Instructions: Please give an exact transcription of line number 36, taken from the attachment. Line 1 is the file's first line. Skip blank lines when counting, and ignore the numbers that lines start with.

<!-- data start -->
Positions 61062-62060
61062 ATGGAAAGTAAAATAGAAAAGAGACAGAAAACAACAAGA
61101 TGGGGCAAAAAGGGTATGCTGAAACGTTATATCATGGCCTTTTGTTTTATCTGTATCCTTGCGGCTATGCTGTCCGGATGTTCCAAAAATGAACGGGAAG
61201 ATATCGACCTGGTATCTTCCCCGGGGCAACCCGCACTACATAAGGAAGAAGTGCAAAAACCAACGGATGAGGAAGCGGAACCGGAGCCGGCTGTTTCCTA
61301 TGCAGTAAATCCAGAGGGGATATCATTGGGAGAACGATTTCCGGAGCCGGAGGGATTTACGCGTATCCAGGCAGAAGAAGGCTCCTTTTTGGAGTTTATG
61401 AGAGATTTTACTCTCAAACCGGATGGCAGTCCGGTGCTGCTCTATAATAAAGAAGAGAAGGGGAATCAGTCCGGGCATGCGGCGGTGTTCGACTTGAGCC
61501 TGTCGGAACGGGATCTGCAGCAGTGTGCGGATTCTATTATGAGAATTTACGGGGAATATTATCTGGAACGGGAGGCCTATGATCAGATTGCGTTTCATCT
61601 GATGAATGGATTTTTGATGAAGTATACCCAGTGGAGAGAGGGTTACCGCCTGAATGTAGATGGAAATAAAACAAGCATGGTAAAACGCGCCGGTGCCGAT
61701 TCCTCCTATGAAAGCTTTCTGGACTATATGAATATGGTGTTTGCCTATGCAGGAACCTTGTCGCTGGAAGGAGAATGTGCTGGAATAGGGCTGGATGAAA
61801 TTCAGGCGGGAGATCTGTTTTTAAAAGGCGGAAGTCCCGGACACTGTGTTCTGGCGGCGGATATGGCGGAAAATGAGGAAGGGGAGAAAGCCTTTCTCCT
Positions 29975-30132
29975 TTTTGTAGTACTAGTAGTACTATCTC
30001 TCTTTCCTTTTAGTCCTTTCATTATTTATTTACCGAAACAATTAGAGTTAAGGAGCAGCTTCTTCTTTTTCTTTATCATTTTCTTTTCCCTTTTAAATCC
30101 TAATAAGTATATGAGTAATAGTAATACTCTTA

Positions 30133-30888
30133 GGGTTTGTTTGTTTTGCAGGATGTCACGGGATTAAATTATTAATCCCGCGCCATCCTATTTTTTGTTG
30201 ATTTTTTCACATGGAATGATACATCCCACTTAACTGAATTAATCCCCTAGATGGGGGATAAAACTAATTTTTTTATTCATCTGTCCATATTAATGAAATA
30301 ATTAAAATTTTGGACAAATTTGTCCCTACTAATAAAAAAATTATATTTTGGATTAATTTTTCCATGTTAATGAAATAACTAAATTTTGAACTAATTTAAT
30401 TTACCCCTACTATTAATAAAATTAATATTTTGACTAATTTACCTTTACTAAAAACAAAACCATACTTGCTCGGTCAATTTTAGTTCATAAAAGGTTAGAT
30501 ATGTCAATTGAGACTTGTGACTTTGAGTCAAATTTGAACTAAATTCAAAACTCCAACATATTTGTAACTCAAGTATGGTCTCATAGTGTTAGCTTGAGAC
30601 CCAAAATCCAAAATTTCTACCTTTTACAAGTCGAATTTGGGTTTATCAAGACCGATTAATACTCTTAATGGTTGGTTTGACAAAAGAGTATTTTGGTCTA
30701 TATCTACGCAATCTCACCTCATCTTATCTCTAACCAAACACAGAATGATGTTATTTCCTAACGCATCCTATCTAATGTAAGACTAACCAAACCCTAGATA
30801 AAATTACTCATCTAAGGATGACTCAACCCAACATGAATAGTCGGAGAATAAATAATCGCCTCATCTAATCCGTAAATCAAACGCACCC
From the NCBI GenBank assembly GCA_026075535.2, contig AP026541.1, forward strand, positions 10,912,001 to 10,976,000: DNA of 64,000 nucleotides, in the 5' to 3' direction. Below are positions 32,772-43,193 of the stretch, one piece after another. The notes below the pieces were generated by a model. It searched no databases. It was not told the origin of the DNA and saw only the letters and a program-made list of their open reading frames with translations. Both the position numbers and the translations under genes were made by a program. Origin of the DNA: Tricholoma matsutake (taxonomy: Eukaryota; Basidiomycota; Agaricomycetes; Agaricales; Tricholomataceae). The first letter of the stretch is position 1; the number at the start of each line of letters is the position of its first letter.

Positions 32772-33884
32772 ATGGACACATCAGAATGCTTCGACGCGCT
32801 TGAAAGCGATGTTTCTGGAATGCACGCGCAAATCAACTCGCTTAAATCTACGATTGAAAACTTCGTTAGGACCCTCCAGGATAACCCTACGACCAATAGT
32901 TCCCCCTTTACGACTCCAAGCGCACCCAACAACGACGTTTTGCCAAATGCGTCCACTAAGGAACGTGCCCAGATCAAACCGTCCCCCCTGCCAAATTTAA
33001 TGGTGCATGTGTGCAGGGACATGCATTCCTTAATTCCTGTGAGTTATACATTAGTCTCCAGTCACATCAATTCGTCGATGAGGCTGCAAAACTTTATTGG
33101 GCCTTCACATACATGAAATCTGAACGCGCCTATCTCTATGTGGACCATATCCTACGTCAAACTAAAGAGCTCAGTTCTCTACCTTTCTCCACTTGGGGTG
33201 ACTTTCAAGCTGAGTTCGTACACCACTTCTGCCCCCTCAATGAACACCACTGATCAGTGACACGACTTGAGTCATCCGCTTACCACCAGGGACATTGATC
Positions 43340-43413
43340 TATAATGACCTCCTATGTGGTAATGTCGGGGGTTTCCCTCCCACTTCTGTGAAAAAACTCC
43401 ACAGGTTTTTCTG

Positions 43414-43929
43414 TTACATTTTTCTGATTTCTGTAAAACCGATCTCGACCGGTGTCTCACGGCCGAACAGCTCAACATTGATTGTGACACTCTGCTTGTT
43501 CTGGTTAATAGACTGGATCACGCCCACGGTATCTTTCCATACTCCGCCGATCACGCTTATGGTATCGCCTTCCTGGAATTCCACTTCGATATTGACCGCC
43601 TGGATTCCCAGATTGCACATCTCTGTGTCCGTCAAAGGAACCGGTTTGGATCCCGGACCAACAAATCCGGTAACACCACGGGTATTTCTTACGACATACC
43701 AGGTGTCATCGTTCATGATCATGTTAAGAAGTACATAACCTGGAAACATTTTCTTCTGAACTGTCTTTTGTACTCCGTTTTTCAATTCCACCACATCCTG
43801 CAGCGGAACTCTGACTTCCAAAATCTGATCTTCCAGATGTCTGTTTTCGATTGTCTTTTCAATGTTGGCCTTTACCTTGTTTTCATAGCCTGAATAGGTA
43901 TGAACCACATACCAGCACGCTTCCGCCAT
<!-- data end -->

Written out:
43414 TTACATTTTTCTGATTTCTGTAAAACCGATCTCGACCGGTGTCTCACGGCCGAACAGCTCAACATTGATTGTGACACTCTGCTTGTT